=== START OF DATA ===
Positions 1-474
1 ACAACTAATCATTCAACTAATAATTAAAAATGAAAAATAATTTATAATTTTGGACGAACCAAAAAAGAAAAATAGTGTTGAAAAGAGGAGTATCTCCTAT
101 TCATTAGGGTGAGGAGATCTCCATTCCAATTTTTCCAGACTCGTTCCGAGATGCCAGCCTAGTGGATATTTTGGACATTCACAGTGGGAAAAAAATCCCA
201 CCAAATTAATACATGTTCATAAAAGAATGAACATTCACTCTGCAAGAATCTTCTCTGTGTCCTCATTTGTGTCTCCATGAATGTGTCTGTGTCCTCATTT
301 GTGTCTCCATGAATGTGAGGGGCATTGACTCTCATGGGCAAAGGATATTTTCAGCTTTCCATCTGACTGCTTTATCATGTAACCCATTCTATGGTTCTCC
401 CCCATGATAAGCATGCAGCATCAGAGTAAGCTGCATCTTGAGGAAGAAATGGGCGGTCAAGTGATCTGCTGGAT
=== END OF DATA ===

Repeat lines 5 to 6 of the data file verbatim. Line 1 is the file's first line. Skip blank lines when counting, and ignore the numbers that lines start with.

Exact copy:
301 GTGTCTCCATGAATGTGAGGGGCATTGACTCTCATGGGCAAAGGATATTTTCAGCTTTCCATCTGACTGCTTTATCATGTAACCCATTCTATGGTTCTCC
401 CCCATGATAAGCATGCAGCATCAGAGTAAGCTGCATCTTGAGGAAGAAATGGGCGGTCAAGTGATCTGCTGGAT